Background: Recent findings suggest that marital status affects survival in patients with different types of cancer. However, its role in the survival of patients with pancreatic ductal adenocarcinoma is unknown. In this study, we investigated whether there was an association between marital status and overall survival (OS) in patients with pancreatic ductal adenocarcinoma (PDAC). Methods: Adult patients diagnosed with PDAC between 1998 and 2003 with known marital statuses were identified from the Surveillance, Epidemiology, and End Results registry of the National Cancer Institute. OS for these patients was plotted using the Kaplan-Meier method. Comparative risks of mortality were evaluated by using univariate and multivariate-adjusted Cox regression models. Results: Using Kaplan-Meier analysis, we found that the median overall survival of patients was 4 months and 3 months (p<0.001) for married and unmarried patients, respectively. Subgroup analysis on patients with cancer-directed surgery showed that the median survival was 16 months and 13 months (P<0.0005) for married and unmarried groups, respectively. Multivariate analysis adjusting for age, race, sex, stage, year of diagnosis, radiation therapy and cancer-directed surgery showed that patients who were married at the time of diagnosis had a significantly decreased risk of death at both 2 months (15% risk reduction) and 3 years (13% risk reduction) post diagnosis. Conclusions: Marital status is an independent prognostic factor of both perioperative and long-term survival in patients with PDAC. This observation may suggest a suboptimally met psychosocial need among PDAC patients that is partially fulfilled by the support system provided by marriage.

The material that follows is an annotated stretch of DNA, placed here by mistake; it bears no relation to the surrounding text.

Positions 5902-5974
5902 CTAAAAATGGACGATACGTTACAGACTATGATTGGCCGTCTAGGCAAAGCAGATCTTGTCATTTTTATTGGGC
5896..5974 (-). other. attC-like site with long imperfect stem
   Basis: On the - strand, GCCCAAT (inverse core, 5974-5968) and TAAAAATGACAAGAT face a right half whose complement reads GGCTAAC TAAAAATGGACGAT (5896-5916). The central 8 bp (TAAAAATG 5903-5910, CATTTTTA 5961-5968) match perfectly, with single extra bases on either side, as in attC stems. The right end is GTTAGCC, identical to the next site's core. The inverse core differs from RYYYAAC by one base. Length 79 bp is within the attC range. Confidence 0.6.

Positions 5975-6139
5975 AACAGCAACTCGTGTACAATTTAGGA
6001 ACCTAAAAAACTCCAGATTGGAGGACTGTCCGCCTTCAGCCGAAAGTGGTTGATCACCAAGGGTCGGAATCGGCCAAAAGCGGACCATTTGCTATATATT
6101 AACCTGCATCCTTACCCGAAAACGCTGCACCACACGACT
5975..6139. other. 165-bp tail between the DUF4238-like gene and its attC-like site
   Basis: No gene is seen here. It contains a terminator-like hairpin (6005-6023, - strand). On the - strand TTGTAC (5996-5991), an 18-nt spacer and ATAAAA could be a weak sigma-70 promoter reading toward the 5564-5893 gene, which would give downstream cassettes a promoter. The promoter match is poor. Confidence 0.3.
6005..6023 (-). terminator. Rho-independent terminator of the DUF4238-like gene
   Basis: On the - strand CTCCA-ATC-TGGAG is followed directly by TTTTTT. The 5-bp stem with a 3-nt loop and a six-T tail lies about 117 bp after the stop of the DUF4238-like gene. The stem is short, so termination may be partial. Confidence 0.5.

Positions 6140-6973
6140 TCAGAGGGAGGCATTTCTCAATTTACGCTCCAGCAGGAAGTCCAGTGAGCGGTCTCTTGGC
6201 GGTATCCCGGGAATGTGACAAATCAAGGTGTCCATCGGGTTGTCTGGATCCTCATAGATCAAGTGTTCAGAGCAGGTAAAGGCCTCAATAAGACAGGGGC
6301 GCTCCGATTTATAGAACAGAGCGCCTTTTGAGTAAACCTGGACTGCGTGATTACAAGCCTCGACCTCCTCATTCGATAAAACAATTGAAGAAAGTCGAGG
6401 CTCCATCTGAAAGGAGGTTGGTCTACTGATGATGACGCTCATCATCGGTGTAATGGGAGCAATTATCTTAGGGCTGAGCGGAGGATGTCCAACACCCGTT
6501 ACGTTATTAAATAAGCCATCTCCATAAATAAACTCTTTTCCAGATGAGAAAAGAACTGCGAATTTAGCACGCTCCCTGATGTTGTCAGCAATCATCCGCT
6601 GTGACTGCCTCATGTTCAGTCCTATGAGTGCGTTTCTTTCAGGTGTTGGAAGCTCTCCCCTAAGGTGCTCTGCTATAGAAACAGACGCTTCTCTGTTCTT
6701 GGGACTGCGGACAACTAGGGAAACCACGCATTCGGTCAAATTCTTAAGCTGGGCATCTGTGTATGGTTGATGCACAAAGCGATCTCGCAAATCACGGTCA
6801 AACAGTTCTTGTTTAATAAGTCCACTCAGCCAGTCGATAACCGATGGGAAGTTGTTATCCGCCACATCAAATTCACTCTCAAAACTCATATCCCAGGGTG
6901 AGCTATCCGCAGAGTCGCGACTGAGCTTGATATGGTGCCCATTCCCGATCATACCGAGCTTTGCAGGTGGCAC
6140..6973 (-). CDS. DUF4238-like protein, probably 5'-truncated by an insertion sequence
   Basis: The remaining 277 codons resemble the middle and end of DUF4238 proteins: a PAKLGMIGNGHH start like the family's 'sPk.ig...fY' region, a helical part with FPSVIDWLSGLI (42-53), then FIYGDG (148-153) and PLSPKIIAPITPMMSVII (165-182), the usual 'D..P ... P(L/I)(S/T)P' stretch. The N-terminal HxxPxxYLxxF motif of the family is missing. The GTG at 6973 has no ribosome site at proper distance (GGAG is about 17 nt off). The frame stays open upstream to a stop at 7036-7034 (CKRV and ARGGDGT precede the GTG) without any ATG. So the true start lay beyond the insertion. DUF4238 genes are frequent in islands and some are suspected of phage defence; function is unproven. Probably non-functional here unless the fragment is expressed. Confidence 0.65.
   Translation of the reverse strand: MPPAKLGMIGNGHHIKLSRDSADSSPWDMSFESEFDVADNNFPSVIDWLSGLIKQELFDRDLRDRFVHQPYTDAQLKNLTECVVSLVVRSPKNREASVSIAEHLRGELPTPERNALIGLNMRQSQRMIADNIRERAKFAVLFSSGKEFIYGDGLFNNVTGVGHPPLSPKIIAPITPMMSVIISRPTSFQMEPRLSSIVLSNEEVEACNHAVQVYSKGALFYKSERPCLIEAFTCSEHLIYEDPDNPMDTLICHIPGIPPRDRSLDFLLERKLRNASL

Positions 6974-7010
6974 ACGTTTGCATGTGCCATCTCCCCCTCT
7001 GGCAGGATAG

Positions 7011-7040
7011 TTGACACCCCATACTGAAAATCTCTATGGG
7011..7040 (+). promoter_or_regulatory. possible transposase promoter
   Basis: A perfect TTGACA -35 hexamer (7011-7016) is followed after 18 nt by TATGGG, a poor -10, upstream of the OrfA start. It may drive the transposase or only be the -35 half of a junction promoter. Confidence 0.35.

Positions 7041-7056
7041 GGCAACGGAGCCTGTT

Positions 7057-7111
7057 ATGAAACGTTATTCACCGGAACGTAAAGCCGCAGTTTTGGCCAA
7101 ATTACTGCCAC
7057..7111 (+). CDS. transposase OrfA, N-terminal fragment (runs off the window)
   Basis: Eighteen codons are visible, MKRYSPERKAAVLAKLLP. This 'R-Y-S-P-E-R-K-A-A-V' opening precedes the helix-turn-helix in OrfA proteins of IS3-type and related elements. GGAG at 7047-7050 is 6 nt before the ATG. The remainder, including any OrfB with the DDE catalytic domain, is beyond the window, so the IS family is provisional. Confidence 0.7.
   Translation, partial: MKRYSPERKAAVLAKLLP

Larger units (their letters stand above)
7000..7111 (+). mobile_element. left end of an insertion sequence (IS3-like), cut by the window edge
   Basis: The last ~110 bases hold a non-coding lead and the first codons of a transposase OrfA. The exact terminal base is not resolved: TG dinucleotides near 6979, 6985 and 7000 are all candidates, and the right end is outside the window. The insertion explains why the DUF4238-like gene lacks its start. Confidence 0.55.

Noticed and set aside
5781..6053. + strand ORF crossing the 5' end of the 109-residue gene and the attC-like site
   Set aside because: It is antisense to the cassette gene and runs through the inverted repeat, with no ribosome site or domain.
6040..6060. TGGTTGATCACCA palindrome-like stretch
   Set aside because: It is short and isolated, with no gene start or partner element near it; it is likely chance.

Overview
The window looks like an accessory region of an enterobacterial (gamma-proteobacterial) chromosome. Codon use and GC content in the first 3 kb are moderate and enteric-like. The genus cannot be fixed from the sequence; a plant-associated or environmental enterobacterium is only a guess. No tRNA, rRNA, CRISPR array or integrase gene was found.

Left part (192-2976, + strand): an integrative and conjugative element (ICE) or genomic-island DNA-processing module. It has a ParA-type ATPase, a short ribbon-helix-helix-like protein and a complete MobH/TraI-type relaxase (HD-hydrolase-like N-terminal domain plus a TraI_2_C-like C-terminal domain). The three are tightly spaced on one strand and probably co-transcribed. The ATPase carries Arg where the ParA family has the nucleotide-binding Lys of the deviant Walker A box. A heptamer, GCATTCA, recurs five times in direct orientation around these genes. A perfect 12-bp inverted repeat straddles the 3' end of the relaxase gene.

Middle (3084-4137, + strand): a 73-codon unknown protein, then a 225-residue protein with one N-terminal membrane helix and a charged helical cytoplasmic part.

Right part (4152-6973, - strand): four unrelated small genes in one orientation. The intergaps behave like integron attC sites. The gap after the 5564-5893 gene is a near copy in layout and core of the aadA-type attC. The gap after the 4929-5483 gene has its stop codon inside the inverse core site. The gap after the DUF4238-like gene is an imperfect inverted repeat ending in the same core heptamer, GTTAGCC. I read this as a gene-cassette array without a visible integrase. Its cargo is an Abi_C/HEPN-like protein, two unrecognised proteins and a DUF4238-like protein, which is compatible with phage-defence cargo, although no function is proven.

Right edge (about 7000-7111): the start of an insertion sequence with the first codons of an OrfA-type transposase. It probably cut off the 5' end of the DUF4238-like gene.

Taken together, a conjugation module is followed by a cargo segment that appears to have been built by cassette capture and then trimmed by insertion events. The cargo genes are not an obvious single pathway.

ASJC Scopus subject areas
- Biochemistry, Genetics and Molecular Biology(all)
- Agricultural and Biological Sciences(all)